For those wondering if Ryan Braun can keep the same pace he had in 2011 en route to the National League MVP award, he is doing so nicely.

Through 61 games last season, Braun was batting .302 with 12 home runs, 43 RBI, a .396 OBP and .554 slugging percentage. Through 61 games in 2012 entering Sunday, he was batting .322 with 19 homers, 47 RBI, a .399 on-base percentage and .635 slugging percentage.

Because Braun's failed drug test last October became public, even though he beat the rap on appeal, and because Prince Fielder no longer is around to bat behind him, many figured the star leftfielder would scuffle this season. At the very least, the thought was that opponents would not pitch to him as much.

"I think the guys hitting behind him have been good," said manager Ron Roenicke, who has mostly used third baseman Aramis Ramirez in the cleanup spot behind Braun.

"There's no way I'm going to pitch around Ryan all the time to get to Ramirez. No way. You can use that argument last year with Prince. Casey (McGehee) had an off year last year (batting behind Fielder) and they still pitched to Prince.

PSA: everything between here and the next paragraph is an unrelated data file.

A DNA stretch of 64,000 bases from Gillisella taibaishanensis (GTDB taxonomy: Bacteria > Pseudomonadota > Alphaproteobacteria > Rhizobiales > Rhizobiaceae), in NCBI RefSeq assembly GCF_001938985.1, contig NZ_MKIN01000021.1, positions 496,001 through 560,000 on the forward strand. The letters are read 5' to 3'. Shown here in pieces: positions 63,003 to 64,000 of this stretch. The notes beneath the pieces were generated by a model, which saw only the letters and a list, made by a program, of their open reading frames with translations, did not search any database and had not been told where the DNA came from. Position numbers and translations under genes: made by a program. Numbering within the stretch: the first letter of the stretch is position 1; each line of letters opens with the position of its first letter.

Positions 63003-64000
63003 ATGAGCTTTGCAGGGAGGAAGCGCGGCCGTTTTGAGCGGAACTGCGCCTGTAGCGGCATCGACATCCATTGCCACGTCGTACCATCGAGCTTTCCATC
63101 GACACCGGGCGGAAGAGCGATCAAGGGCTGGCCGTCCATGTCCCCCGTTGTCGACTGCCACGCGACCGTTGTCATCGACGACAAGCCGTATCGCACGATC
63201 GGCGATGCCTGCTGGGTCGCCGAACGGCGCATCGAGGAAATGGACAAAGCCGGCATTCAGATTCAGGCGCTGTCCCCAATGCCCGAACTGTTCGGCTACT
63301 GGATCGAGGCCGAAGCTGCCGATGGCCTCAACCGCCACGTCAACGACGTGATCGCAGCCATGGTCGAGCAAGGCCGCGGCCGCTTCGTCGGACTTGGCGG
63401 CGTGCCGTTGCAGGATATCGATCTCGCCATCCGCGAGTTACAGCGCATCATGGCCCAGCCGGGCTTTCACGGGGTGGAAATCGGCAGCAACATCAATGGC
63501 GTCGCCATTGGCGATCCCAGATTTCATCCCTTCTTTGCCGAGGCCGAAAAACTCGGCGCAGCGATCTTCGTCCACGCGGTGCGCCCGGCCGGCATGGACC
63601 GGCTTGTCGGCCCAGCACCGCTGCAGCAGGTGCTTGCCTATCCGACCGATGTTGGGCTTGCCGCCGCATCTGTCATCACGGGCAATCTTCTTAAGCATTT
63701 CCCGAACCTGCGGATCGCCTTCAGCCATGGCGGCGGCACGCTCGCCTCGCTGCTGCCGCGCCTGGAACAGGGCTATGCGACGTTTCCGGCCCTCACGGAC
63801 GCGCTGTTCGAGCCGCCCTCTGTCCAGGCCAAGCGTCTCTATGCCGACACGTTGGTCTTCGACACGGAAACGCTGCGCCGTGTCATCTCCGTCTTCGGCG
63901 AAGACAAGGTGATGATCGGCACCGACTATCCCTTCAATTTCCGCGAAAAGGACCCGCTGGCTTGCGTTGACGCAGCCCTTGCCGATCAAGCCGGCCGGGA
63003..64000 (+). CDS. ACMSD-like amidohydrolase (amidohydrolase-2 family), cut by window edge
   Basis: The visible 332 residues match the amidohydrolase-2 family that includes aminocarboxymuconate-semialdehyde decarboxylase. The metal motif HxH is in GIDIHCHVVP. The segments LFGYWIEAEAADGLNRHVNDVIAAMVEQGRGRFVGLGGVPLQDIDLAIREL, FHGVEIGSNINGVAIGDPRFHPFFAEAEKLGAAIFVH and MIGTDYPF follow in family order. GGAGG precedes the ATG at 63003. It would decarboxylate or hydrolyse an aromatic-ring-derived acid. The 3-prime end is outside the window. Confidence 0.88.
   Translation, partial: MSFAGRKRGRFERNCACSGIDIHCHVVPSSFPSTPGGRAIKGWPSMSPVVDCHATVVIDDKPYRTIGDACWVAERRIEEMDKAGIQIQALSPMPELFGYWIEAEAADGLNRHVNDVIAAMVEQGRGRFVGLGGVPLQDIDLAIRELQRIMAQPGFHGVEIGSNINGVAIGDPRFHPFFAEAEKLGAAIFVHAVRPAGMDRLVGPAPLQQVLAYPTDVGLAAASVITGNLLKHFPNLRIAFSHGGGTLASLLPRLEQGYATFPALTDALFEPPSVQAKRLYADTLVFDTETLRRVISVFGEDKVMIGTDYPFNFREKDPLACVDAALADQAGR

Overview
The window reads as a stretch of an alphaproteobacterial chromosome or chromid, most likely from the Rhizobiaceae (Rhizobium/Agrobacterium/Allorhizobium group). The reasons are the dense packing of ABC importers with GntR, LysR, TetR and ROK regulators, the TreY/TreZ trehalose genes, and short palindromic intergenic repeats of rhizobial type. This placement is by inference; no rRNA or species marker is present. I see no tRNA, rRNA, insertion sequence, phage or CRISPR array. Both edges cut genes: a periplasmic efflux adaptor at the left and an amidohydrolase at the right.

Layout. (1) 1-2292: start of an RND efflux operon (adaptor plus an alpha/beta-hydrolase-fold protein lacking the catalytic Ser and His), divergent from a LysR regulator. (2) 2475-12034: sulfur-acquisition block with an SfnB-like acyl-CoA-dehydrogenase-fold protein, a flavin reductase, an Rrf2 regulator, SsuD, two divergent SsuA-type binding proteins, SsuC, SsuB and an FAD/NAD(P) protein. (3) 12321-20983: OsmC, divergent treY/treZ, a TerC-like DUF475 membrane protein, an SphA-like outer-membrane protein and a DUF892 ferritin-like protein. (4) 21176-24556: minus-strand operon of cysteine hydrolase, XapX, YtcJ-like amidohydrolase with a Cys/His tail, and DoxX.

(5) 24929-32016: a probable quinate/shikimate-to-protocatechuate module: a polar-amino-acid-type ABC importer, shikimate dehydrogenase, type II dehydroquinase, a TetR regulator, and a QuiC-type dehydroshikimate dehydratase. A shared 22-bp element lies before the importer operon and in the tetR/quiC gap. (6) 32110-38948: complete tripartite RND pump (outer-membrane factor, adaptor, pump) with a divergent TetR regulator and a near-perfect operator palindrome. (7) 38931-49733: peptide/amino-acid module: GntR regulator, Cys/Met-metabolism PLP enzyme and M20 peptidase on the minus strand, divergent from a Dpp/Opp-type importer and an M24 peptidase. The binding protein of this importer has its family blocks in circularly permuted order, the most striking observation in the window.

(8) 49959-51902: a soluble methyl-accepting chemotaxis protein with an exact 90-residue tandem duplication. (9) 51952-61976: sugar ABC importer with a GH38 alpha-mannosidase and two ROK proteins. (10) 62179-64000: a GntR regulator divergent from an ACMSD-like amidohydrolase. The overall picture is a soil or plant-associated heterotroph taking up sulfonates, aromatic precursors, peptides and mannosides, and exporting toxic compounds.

"I know everybody thinks it's easy to pitch around people but it's not that easy to pitch around people. Every time you do it, you worry about that next guy coming up there. And every time you put people on base, we've got a chance to score. And you turn the lineup over faster. So, it's not an automatic.

"If Barry Bonds is up there, OK. That's definitely a guy you pitch around. You don't pitch around him; you just walk him."

Braun was hobbled a few weeks ago by an ailing Achilles' tendon and hip but recovered enough to get red-hot at the plate. He extended his hitting streak to 12 games Sunday.

"Ryan is like anybody else," said Roenicke. "They go through their stretches where they get hot. He certainly doesn't get as cold as most people. When he's got his swing going, it doesn't matter too much who's pitching against him. He can hit the best pitchers."